Collections of the Elms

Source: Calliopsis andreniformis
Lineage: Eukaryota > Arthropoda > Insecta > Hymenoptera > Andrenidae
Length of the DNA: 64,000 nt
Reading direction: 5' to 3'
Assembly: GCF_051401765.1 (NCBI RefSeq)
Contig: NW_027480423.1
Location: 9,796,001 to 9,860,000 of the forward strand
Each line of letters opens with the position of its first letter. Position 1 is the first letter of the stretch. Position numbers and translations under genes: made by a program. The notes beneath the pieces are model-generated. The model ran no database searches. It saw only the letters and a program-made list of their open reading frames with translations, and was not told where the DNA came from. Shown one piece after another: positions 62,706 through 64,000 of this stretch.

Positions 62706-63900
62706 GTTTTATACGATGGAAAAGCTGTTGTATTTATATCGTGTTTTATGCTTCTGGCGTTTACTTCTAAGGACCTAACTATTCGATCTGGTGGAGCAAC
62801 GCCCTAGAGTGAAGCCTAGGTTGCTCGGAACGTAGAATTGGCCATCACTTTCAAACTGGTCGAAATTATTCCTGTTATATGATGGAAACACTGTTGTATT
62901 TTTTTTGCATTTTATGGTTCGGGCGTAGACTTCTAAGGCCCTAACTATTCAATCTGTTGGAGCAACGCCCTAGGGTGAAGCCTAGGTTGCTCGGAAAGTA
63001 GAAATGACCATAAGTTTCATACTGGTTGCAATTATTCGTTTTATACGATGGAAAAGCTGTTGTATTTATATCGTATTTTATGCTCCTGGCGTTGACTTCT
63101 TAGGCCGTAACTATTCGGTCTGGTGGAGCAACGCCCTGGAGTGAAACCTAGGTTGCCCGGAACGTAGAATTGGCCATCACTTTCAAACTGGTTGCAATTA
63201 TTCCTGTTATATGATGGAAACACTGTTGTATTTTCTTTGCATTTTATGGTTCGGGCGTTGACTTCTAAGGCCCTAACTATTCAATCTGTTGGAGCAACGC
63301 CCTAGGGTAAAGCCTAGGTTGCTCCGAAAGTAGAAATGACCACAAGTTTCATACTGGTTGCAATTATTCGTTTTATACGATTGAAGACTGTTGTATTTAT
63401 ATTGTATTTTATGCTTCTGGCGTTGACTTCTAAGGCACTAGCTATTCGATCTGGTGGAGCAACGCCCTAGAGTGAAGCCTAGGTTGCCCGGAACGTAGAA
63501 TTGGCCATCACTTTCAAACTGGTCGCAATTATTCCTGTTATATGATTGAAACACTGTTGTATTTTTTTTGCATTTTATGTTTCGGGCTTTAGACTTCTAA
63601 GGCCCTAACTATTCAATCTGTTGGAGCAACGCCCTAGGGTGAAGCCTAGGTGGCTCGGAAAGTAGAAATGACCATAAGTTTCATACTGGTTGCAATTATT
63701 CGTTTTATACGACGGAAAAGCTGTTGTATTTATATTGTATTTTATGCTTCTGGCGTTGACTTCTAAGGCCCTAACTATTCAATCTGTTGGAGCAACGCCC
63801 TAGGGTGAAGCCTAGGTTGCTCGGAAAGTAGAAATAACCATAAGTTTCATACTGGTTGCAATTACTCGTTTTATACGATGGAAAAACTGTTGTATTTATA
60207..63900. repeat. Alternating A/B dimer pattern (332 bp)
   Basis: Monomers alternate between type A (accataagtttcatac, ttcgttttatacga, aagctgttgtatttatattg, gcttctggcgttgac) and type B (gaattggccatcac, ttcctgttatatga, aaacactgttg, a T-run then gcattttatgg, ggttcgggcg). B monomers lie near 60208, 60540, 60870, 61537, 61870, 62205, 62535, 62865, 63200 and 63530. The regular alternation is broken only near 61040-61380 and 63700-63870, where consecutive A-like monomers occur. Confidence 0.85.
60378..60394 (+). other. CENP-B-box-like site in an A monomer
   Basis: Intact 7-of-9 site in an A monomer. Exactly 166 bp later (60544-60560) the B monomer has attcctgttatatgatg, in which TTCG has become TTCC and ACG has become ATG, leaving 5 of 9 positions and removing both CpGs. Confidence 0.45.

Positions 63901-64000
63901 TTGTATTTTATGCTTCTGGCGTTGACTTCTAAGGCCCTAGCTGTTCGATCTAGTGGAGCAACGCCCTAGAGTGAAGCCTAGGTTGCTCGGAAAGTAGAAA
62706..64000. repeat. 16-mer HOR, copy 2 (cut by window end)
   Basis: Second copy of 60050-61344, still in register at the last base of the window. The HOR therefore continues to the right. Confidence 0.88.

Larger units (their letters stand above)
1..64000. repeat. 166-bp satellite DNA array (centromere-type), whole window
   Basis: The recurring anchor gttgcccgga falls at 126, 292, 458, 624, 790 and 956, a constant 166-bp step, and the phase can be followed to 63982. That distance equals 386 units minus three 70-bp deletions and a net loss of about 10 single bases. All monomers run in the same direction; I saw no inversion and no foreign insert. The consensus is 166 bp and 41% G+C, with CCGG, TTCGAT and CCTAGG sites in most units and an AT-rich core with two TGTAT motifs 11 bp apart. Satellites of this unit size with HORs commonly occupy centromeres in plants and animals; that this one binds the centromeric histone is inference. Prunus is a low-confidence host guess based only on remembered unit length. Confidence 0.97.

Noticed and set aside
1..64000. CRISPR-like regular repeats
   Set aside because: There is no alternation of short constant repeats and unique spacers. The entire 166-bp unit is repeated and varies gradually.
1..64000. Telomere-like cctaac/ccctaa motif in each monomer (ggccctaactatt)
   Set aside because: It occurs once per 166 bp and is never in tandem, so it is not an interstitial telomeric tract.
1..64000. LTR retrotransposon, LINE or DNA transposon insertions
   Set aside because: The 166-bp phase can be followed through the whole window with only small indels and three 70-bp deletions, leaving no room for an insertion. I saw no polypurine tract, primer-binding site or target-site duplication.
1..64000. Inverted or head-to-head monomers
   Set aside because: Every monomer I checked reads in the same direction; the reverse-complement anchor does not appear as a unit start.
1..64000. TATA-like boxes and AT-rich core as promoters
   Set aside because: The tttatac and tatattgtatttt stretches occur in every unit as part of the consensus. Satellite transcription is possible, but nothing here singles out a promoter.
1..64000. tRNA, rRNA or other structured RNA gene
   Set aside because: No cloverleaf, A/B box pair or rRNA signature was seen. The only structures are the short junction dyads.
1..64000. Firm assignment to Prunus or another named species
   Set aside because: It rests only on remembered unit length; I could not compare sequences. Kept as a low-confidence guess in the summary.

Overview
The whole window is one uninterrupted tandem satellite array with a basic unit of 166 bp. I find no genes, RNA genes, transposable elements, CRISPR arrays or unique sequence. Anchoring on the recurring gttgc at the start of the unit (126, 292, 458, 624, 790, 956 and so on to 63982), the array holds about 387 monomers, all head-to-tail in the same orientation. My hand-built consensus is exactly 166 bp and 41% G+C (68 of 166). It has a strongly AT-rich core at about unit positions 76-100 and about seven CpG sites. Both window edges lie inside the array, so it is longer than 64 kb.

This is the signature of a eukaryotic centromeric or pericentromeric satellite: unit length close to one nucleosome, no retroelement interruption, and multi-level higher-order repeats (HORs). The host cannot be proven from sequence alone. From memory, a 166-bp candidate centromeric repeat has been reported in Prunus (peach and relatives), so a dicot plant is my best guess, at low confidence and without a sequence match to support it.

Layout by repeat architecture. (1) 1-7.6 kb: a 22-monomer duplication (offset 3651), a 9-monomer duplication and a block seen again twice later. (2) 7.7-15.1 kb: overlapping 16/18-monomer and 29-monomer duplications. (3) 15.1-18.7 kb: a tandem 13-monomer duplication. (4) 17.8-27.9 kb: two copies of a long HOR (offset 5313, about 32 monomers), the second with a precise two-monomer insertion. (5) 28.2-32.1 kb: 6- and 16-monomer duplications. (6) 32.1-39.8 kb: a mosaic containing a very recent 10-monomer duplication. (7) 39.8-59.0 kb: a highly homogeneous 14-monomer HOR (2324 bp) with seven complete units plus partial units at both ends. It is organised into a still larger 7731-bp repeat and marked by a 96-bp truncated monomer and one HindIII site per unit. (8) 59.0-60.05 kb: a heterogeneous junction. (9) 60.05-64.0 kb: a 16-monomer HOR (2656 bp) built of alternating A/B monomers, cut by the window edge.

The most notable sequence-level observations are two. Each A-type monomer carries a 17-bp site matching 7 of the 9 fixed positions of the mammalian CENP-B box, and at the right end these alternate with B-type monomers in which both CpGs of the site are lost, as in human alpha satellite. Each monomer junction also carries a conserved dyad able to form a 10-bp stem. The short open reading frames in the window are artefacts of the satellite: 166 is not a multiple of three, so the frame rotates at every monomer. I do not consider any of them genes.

The inkstand was formerly the property of Bishop Selwyn, and was gifted to Archdeacon Brown when Bishop Selwyn left New Zealand, to return to England. The Square Piano, c.1835. The keyboard is of ivory with ebony accidentals and moulded keyfronts in maple. The compass is six octaves, FF-f4, and the keyboard is contained in a rosewood-veneered key-well which is pierced to the right and left with decorative fretwork. The frame of the bed is made from Australian Cedar (toona australis), and has four carved posts and a carved headboard, with a cedar frame mounted on the top of the four posts, onto which a fabric canopy is mounted. The wooden frame or tester, around the top of the bed lifts off and the bed can be dismantled. Two panels each on every corner are removable, (they slip upwards and are held by hidden screws) and reveal bolts which require moving when taking apart. The bed legs are mounted onto castors. Four poster double bed c.1852-1856, brought to The Elms by Euphemia Ballingall Maxwell in 1888. The bed was made for Euphemia and her husband Reverend Andrew Maxwell when they ministered in a parish in Armidale, New South Wales, Australia. The tree the bed was made from was picked out by Euphemia, and the Scotch Chest just visible on the right hand side of this image was also made from this same tree. Square Pianoforte, with a case veneered in a lightly figured mahogany, a lid of solid mahogany affixed with two brass hinges and supported when open by two mahogany props. The keyboard is of ivory with ebony accidentals and moulded keyfronts in maple. The compass is six octaves, FF-f4, and the keyboard is contained in a rosewood-veneered key-well which is pierced to the right and left with decorative fretwork. The piano stands on four turned, reeded mahogany legs with brass castors. For a complete description, see Paul Downie's Restoration Report on the William Allen Piano, 2003, Document 1H. Maker's label reads: Medical field case brought from England by Reverend Brown in 1829.Sheffield silver plate Ewer, and Chalices made by James Dixon and Sons, c.1835.